What a delight it was to me to realise that when you move to an author’s home country, you can find more of their books — and so here begins a mini-resumption of my Lucy Maud Montgomery reading project (the first six posts of which are linked here). Over the summer of 2017 I read as many of Montgomery’s books as I could easily get my hands on — which ended up being nineteen of them — as well as a biography. Now I have just finished LMM number twenty, Kilmeny of the Orchard.
It is a sweet love story, unusual in the Montgomery canon in that its protagonist is a man rather than a girl or a woman — actually, of the twenty, it is the only one set up this way (although I believe a few of her short stories take a male point of view). Eric Gordon is a fresh university graduate intent on joining his father in the family business — but not before he spends a few weeks on Prince Edward Island, substitute teaching in place of a friend who is taken ill. Wandering down through an abandoned orchard one night, he is suddenly arrested by the sound of beautiful music being played on the violin. The player is the beautiful Kilmeny Gordon — a young woman with a sad family history and a puzzling case of muteness.
Naturally Eric and Kilmeny’s love grows and triumphs in the end — it’s hardly giving anything away to say so! I will leave you to discover how on your own, if you are so inclined. The reader will want to pay attention to the theme of emotional pain and how it transforms one’s character and relationships, for better or for worse. I was particularly struck by this short passage near the end of the novel:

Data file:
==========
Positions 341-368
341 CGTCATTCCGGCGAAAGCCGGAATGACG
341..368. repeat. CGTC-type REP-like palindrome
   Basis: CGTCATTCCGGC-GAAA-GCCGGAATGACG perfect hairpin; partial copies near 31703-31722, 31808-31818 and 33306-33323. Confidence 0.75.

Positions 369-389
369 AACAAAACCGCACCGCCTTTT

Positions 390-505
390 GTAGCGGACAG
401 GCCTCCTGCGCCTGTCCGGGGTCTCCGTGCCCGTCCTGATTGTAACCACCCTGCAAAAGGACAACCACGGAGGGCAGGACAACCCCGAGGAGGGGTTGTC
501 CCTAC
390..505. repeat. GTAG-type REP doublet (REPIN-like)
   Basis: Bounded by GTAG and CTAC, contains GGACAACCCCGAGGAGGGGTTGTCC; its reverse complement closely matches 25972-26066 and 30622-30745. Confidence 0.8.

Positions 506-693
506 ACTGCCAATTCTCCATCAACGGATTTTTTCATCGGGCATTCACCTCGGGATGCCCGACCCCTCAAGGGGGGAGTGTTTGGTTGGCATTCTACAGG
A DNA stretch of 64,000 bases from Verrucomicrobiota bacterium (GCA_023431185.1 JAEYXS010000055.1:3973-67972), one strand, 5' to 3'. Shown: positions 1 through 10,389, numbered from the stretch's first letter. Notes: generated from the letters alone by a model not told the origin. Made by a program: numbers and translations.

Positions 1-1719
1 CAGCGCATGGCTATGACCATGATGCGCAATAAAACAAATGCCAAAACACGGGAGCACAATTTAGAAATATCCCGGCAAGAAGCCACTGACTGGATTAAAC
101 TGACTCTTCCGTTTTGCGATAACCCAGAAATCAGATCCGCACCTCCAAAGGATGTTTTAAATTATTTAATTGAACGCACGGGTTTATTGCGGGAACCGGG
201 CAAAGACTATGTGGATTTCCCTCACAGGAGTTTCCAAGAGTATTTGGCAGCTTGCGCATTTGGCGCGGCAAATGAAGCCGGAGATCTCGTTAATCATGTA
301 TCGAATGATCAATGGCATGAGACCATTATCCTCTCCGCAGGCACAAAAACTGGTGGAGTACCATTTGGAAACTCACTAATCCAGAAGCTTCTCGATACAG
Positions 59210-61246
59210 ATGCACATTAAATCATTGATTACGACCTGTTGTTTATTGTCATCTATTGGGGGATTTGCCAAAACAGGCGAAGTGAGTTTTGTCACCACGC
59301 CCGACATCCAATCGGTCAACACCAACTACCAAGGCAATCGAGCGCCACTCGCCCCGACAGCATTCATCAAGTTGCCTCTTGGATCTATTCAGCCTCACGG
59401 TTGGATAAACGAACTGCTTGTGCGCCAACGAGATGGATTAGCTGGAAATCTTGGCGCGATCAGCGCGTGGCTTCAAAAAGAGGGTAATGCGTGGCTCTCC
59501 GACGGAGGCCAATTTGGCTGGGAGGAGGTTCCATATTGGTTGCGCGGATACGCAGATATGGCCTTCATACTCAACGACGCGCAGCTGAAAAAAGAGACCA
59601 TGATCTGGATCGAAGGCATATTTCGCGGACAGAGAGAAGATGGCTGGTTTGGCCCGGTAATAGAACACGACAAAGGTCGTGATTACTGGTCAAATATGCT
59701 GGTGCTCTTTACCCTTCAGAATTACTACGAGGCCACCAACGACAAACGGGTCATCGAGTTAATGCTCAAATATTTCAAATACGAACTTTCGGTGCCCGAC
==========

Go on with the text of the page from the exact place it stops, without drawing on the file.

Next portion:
As he crossed the pasture field before the spruce wood he came upon Neil Gordon, building a longer fence. Neil did not look up as Eric passed, but sullenly went on driving poles. Before this Eric had pitied Neil; now he was conscious of feeling sympathy with him. Had Neil suffered as he was suffering? Eric had entered into a new fellowship whereof the passport was pain. (p. 235)
It seems to me that, fundamentally, we have two options when confronted with pain and sorrow: to turn inward upon ourselves in self-pity, as Neil does, or to allow it to turn us outward towards others in compassion, as Eric is here able to do. Kilmeny of the Orchard is, in part, concerned with the question of what we are to do with our pain — and how those choices affect those around us, innocent and guilty alike.
I also learned a little bit more about PEI history, because I had to look up a reference to the “harvest excursion train”. In the earlier half of the twentieth century, trains would take Maritimers west each year to work the grain harvests in the prairie provinces, as well as for other industries like logging and school-teaching. You can read more about the harvest excursion in this CBC piece.
Kilmeny of the Orchard was a lovely read, and quick — despite the high page count on the quotation above, there is not that much to it (my copy had largeish print and extraordinarily wide margins). It was a nice way to pick up my LMM project again. Twenty books down… five more to go!
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